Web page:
Gear Chronicle

Matchup Difficulty: Easy

Gear Chronicle has gotten slightly better with the release of the grade 5 cray elemental; however, it’s still leagues behind Gold Paladin. Push them early in the game because their hands will have low amounts of shield value, then you finish them off with 7-8 attacks on Agravain turns. It’s unlikely, but if the game goes on for long enough then you can mega-blast them for the win.

Genesis

Matchup Difficulty: Easy

Genesis is a deck that is very inconsistent for a small amount of payoff. The deck is extremely slow, and even when Genesis high rolls it’s still only decent at best. Against Genesis you want to be staying at low damage, saving your perfect guards for Valkerion or a big Vanguard swing. Genesis is always going Force 1, so with that in mind we can guard the units with 2 critical and take the rest.

Kagero

Matchup Difficulty: Easy

Kagero is one of the lesser played clans, and for good reason. The deck is super slow, almost all their grade 3s require another grade 3 in the soul to work. Going into the matchup, you should aim to create pressure on your first grade 3 ride. If you notice your opponent is playing the Dragonic Blademaster variant, be wary of Wyvern Strike, Doha. This card gets guard restriction on normal units, and when boosted by Wyvern Strike, Garan, has an on hit skill to draw a card and soul charge 1. Against all Kagero decks you want to deny them value from Aermo and Dragnewt when possible. If these cards are on the field and they attack a rear guard, guard the attack. Failure to do so will result in your opponent gaining value that could have been prevented. 

Link Joker

Matchup Difficulty: Moderate

Link Joker is another deck that requires a grade 3 in the soul to make optimal plays. The deck is slow but be aware of the grade 2s that they are playing. Swift Deletor Geali and White Actor Vect are both cards that can gain value off hitting the Vanguard, so be sure to guard those attacks when possible. Also be cautious of any backup Deletor grade 3s that Link Joker might be running. Being one of Agravain’s flaws, if you are forced to ride something else later into the game, you lose a lot offensive pressure. When playing against their Deletors, ride Cavalier or Sagramore until you’re ready for a big push with Agravain.

Neo Nectar

Matchup Difficulty: Hard

With the release of Mysterious Fortune, Neo Nectar has gotten a serious power boost. The Arboros engine gives them card advantage from the grade 1 Arboros dragon, and the grade 2 and 3 dragons can both produce the new 10k plant tokens. The deck has high numbers, multiple criticals, and a solid early game. The matchup is tough, but far from unwinnable. You can use your first weaker wave of attacks to swing at their 10k intercepts and then use the rest of your attacks to swing at their Vanguard. Damage management is very critical in this matchup, as you want to be able to take a high-power attack later in the game. Also keep in mind that the grade 1 Arboros needs to hit to get value, so guard that attack over others.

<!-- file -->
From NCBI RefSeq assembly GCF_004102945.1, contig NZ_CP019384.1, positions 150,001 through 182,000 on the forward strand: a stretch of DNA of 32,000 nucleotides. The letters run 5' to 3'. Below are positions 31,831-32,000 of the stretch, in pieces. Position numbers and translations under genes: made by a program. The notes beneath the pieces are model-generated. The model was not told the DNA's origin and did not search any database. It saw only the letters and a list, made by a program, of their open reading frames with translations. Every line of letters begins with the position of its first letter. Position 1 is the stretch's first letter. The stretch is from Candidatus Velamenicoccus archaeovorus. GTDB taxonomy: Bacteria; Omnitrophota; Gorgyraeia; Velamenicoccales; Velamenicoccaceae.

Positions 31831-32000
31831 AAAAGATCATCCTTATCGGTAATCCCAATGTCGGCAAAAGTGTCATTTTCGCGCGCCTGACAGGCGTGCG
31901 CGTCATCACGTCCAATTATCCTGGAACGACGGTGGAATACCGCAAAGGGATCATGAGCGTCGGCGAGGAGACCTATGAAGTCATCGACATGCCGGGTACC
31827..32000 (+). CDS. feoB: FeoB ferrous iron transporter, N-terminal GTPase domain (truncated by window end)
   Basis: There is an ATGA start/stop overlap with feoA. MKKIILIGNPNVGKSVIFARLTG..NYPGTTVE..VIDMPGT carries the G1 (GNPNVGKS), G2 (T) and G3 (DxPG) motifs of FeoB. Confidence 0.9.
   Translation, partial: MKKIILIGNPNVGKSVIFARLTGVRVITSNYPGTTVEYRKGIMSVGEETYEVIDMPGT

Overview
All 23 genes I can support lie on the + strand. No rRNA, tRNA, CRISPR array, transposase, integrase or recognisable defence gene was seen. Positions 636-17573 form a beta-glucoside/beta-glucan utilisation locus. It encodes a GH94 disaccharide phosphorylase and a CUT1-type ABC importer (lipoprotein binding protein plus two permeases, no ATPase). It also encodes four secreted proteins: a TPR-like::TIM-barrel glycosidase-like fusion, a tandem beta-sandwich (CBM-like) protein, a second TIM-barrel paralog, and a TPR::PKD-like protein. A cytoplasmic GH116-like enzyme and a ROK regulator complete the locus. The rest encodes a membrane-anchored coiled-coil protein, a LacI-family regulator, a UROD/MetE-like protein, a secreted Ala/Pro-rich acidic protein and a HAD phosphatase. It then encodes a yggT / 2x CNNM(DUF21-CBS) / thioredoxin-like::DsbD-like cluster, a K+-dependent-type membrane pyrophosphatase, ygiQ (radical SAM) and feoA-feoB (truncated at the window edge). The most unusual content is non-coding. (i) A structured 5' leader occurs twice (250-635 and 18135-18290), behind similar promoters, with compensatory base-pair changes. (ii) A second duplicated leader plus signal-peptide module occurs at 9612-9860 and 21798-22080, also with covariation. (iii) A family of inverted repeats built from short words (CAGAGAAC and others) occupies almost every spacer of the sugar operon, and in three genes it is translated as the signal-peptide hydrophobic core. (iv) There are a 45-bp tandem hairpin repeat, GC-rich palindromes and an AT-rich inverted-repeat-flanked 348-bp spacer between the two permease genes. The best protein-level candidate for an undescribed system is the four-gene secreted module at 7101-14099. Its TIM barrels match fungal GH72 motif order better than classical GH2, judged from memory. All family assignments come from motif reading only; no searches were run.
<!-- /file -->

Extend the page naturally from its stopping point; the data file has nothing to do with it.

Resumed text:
Royal Paladin

Matchup Difficulty: Moderate

Royal Paladin is a deck with a lot of variance. On one hand, if they have a perfect grade 2 turn with Blaster Blade and then ride into Gancelot the deck is powerful. On the other hand, if Royals open poorly or can’t find their Gancelot, the deck is lack luster. We want to minimize their chances of finding their combo pieces by counterblast starving them, preventing them from drawing cards with Loading Angel or searching for Blaster Blade with Conjurer of Mithril. In tandem you want to be guarding early on so that later in the game you can no guard their 2 critical Blaster Blades. Royal Paladin runs out of cards fast, and once they do, we can punish them with our Agravain swing turn.

Shadow Paladin

Matchup Difficulty: Hard

Shadow Paladin is one of the harder matchups on this list. Shadow Paladin plays require little to no counterblast, allowing Shadows to stay at low damage against you. Going into the midgame, Agravain doesn’t have the defensive capabilities needed to stop multiple re-standing Blaster Darks. Moreover, Danger-lungee Dragon is a card that we have no counter-measures for, your hands simply aren’t big enough to guard a 53k attack with guard restrict consistently. Shadows also draws a decent number of cards, allowing them to keep up with your multi-attack plays. Knowing all this, you must approach the Shadows matchup differently from your standard matchups: you have to mulligan more aggressively and you must make riskier plays. Your windows to win the game are small, but they still exist. During the match you set yourself up to win on the chance that you get lucky, calling a full front row and hitting consecutive front triggers.

Spike Brothers

Matchup Difficulty: Moderate

The gameplay of Spikes is very straight forward. Spikes have a solid early game with Spike Bouncer and Powerback Renaldo calling them early boards. They also have a good follow-up play with Deadheat Bullspike, moving Force markers and drawing cards in tandem with retiring makes the card an all in one threat. However, this is where the deck peaks and all proceeding turns just consist of the same repetitive plays with no true finisher. Playing against Spikes, it's best to guard early, allowing you to take hits on their Bullspike turn and denying them value. Also be on the lookout for Garry Gannon, as his on hit can fix their hands, give them soul, and potentially put a trigger on the bottom of the deck.